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Monday, April 11, 2016

Paul and the Law: Covenantal and Absolute Justice, Part 4a: Law, Mediation, and Promise

3. Law, Mediation, and Promise

With Romans 7 and the above interpretation of its importance in mind, it may now be slightly easier than otherwise to argue what I am about to argue about one of the more controversial and difficult passages in the Pauline corpus. While there are many texts that are important for fully understanding Paul’s redemptive-historical polemic that we are not going to focus on in this essay (2nd Cor. 3, touched on above; Rom. 10, mentioned in a later section), Galatians 3 proves one of the most important and programmatic texts, if a difficult one in ways. Verse 20 alone has been given—it has been said—no less than 250 differing interpretations by commentators. So I must start off by admitting the possibility, and indeed sheer statistical likelihood, of error.

Nevertheless after many hours (surely not the final ones) spent considering this section of the text, with the considerations about Romans 7 above in mind, with Romans 3:19 in mind, and with some other ideas about the “sons of God” biblical-theological theme of Scripture in mind (Adam as protological son, Israel as typological son, and Christ as eschatological Son), I think I have come to a reasonable position about vv. 19-20 that adds richness to Paul’s argument, yet which falls well within the flow of thought of the immediate context, and comports with the main idea of a very closely-related parallel passage.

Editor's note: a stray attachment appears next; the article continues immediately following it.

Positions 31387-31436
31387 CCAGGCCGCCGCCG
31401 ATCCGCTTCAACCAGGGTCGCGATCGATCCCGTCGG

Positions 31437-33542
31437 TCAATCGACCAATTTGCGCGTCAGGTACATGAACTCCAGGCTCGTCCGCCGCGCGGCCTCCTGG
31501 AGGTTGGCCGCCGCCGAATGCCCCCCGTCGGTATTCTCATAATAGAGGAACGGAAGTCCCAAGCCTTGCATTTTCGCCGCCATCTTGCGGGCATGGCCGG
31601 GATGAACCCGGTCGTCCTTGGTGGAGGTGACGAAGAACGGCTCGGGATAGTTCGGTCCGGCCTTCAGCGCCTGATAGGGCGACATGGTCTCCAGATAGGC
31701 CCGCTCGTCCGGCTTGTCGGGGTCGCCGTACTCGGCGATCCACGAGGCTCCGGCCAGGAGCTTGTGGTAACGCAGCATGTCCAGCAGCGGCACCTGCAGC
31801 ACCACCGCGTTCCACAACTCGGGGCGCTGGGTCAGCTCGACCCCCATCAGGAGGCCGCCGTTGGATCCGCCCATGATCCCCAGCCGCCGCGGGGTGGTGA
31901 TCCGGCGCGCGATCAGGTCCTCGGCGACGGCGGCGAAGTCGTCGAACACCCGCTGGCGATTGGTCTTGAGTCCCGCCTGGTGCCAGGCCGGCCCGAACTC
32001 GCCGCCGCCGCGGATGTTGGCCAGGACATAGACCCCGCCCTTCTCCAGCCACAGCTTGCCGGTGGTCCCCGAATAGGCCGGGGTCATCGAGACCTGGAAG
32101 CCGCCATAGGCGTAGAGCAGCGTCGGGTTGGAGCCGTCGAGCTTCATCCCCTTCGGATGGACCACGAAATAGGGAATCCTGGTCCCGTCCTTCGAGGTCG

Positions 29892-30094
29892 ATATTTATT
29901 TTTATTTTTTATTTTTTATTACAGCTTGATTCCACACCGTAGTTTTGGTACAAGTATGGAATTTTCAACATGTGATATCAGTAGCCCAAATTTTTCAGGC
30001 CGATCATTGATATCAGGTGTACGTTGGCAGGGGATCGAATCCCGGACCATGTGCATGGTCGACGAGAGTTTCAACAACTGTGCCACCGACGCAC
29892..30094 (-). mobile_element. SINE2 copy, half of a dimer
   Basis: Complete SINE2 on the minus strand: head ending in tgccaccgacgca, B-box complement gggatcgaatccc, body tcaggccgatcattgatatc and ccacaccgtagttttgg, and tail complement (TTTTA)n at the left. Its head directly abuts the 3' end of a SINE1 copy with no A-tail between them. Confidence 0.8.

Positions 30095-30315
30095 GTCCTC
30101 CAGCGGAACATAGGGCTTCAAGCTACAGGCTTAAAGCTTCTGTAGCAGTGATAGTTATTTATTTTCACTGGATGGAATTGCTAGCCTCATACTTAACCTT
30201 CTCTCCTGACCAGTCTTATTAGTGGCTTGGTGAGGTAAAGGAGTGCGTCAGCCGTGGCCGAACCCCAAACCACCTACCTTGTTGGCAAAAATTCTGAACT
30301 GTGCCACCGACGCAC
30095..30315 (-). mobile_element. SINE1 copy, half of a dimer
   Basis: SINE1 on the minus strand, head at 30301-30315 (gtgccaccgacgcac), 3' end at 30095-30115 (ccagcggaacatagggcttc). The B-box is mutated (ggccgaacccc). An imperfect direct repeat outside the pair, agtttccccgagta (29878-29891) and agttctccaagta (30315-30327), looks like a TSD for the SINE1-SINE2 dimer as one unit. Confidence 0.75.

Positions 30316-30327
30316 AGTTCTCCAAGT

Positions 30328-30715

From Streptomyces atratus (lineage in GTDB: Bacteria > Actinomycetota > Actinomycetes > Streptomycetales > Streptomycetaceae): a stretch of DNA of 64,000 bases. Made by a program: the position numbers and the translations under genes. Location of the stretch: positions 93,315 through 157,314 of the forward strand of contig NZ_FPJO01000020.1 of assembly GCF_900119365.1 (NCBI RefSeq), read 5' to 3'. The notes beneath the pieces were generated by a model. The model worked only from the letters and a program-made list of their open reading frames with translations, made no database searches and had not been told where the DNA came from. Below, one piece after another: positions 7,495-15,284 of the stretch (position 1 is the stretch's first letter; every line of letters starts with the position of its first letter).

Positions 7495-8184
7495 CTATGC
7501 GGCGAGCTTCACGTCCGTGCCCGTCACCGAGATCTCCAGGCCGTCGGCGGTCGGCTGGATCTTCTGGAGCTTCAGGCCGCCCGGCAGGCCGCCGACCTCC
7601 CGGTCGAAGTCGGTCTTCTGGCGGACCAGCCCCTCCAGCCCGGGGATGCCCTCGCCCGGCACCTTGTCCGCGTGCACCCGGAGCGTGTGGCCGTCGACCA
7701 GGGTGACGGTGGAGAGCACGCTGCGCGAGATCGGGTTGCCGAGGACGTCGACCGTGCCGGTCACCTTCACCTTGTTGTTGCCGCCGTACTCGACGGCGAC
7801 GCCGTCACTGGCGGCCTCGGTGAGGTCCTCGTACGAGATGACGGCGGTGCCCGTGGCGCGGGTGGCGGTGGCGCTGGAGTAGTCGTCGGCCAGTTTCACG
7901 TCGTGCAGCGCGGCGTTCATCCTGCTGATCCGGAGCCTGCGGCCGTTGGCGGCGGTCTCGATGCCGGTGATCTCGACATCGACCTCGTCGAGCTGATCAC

Paul begins the third chapter of Galatians by upbraiding his audience for their foolishness in being deceived by the Judaizers, asking them to reconsider the obvious fact that their experience of the Spirit—their reception of the Spirit, and His working of miracles among them—had come through their faith in the gospel, and not by “works of the Law” (vv. 1-5). Then, as in Romans, Paul moves quickly to Abraham as the quintessential example of the blessed-by-faith. The Scripture itself, recording the words of God, foresaw the justification of the Gentiles by faith, and “preached the gospel” to Abraham, saying that all nations would be blessed in him. Abraham believed God, and it was credited to him as righteousness (referring to Gen. 15:6). Here the fulfillment of the Abrahamic promises is identified with the “gospel” and is cast in global and eschatological light. And faith is advanced as the sole instrument of eschatological blessing, as all of “those who are of faith are blessed with Abraham, the believer” (v. 9).